Having too many plugins also creates a number of potential performance issues and can delay loading and speed optimization… so just make sure that this isn’t something you’re guilty of and have a think before you install that 700th plugin!

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Consider Your Login

As we discussed earlier, the login page is the main potential entry point still for the vast majority of users. If your admin name is currently ‘Admin’ and your password is ‘Password’, then chances are that you’ll be hacked very quickly. This is made worse if your WP-admin panel is kept in the usual place (/wp-admin) and you have no form of Turing test.

So firstly, make sure that you change your username from Admin to something a little less obvious. We made a post on how to change your admin username so go and check that out if you’re not sure how to do it. The short version? You’re making a new username and then deleting the old one.

Next up, change your password. Do this by going to Users > Your Profile. Here, you can change basic details about yourself and that includes the option to generate a new password. Another handy feature on this page is the ability to log out of your account elsewhere which will enable you to fix any errors you made if you – for instance – forgot to log out of a library computer.

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When you create your password, make sure that it is lengthy and includes a combination of cases and symbols. This is important because after a brute force attack has gone through common combinations (Admin, User, Password, Guest) then it will start going through every combination of words and letters – starting with ‘aaaaa’ and ‘aaaab’. Until quantum computing comes onto the scene, a 20 character password with different symbols and cases should keep us relatively safe.

Securing WP-Admin

Another tip is to move your WP-Admin panel to another location, so that it can no longer be found at www.yourwebsite.com/wp-admin. While this won’t make a huge difference to bots, if someone is trying to actively log into your site and they can’t find where to enter your details, it could slow them down. This is known as ‘security via obscurity’.

This is also a very simple job to do, thanks to a number of plugins that exist and can handle the process nicely for you!

While you’re at it, you should look into installing a CAPTCHA. This is a brief test that ensures you’re human and not a ‘bot’ and will only allow you to enter your password and username combination once you’ve successfully passed. Typical CAPTCHA tests include copying out obscure text, answering questions or doing other things that would be difficult for a computer without some very hardcore programming. This is a ‘Turing test’ because that’s the name for any test that attempts to find out if something is human or not. There are ways around it – using advanced computer vision technology for instance or using ‘mechanical turks’ – but for the most part, this is a very good extra layer of security.

I use a system that asks a basic maths question:

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Again, you’ll find there are plenty of plugins that will handle this for you and that give you different options.

If you want to make sure your comments section is free of spam, then you should add CAPTCHA here as well. Likewise, using systems such as Disqus can also help this problem.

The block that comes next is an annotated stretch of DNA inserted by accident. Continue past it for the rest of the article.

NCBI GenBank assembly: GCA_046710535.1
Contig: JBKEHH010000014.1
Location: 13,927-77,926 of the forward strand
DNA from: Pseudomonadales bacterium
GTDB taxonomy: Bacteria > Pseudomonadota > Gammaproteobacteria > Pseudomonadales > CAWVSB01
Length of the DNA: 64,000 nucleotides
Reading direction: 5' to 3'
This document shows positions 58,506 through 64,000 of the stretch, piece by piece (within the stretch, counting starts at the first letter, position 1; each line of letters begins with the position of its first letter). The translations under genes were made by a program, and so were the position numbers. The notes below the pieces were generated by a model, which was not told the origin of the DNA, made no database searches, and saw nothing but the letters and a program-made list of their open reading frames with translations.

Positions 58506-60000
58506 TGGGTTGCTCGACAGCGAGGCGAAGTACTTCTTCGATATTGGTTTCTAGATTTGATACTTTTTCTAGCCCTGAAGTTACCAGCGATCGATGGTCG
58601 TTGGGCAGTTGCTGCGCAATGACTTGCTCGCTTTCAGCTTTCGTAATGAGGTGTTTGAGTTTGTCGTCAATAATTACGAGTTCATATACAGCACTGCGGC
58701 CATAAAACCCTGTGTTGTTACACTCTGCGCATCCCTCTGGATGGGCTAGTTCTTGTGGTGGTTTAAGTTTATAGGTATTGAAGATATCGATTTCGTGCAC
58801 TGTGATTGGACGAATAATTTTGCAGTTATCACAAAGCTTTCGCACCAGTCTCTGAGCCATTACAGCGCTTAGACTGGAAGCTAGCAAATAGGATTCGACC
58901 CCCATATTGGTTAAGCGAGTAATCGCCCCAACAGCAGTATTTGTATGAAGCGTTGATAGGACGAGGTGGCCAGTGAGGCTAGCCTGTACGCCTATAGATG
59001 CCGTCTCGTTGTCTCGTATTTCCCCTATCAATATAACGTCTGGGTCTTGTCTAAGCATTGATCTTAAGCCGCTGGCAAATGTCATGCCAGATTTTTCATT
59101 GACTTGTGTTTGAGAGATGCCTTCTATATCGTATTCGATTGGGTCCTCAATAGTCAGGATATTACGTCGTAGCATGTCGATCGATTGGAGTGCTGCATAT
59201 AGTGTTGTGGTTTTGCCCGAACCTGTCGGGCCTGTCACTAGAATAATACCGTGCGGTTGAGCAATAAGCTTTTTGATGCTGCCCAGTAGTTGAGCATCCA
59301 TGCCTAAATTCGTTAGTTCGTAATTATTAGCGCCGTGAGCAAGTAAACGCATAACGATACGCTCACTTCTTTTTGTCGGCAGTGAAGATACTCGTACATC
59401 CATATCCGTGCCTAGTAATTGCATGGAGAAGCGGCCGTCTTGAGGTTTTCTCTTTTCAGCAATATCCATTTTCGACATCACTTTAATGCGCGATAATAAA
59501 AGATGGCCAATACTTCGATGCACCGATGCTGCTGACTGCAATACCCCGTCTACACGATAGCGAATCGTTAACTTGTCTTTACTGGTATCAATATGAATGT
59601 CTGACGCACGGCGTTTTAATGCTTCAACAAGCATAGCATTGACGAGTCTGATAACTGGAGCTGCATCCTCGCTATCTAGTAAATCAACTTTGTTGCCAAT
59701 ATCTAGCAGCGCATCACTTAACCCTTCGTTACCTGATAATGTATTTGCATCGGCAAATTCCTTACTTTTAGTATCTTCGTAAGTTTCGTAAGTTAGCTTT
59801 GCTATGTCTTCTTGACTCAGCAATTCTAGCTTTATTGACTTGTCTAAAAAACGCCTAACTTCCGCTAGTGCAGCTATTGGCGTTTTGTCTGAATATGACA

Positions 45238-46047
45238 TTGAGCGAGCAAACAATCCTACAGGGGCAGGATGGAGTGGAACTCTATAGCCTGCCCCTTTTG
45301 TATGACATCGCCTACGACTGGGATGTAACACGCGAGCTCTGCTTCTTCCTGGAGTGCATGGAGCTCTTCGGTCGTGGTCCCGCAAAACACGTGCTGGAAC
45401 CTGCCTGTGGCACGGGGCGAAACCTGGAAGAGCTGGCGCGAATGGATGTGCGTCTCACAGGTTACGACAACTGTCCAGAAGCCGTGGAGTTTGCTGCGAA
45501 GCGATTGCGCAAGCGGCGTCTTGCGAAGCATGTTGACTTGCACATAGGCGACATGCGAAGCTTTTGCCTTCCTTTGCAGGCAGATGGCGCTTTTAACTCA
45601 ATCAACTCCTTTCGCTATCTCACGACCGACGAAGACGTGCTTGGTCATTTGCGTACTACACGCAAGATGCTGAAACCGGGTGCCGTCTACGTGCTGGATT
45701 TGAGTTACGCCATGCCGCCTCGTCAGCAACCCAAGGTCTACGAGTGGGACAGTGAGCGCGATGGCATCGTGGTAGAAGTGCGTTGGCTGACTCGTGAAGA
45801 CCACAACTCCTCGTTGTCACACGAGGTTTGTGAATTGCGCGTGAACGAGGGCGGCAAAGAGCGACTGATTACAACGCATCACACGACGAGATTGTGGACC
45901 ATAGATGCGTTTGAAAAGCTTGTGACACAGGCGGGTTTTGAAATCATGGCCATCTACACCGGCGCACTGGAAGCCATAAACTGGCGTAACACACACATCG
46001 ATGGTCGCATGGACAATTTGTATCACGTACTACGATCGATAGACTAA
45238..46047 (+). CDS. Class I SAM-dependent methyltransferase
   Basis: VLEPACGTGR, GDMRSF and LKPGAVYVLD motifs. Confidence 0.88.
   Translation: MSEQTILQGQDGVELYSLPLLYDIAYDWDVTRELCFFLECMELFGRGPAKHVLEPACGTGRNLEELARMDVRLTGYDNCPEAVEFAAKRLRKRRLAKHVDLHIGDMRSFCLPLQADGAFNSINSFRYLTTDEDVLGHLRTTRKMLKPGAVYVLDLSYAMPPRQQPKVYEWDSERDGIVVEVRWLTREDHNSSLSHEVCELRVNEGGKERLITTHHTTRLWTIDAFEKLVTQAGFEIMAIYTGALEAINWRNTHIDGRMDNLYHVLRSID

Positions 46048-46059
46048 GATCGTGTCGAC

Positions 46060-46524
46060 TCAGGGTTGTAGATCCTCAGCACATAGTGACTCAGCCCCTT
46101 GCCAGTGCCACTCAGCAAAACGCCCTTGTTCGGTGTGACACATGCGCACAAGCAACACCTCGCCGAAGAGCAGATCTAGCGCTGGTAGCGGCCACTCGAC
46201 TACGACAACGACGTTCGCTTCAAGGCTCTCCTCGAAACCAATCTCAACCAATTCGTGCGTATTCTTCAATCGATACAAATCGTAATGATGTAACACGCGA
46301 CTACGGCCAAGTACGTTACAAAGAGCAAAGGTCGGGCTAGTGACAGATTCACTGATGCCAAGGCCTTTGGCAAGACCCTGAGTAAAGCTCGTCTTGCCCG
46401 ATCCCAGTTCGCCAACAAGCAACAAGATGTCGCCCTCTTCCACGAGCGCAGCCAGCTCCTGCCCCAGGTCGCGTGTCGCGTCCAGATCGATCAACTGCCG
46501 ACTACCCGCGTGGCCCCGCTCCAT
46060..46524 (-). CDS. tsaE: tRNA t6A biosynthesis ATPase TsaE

By default, most WordPress sites let any users sign up to your site, which creates an inherent and unnecessary risk. Remove that feature!

Think About Your Wetware and Hardware

What is wetware? Simple – it’s you!

Sometimes threats to security don’t come from the web but rather they come from the real world and are dictated by the way you interact with your site and the way you work.

For example, if you are continuously logging on to your WordPress site in coffee shops, then this creates opportunities for people to listen in on your unsecure networks and to get your login details that way. Leaving yourself logged in on public computers is a mistake and so too is leaving your password lying around somewhere.

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Another tip is to make sure you keep your security software up-to-date at all times. This means installing anti-virus and anti-malware software that can prevent spyware from installing itself and once again listening to your keystrokes to try and steal your password. If you’re feeling really paranoid, you can even use the mouse cursor to write your password in the wrong order, rendering such strategies inert. That’s a lot of effort though!

Understanding Negative SEO

Finally, one other thing you need to watch out for is negative SEO. This is not a security threat but rather another malicious attack that someone can conduct on your site.

Basically, this involves posting thousands of links to your site on low quality sites around the web. When Google sees this, it thinks you are trying to spam its search results and get yourself to the top. As a result, it will penalize your site and send it to the bottom of the heap. That’s ‘negative SEO’ and it’s something that a competitor might try and use in order to damage your visibility and therefore help there’s.

Your best defense is Google’s ‘Link Disavow Tool’ which is basically a technique you can use to tell Google you didn’t post the link yourself.

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You can also try emailing the site owners yourself and asking them to remove the links!

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This might seem like a lot of work but as long as you are sensible with your username and password, you should find you don’t need to worry in the majority of situations. Just be smart and vigilant and you shouldn’t have anything to worry about – your site should remain safe and secure leaving you to blog in peace!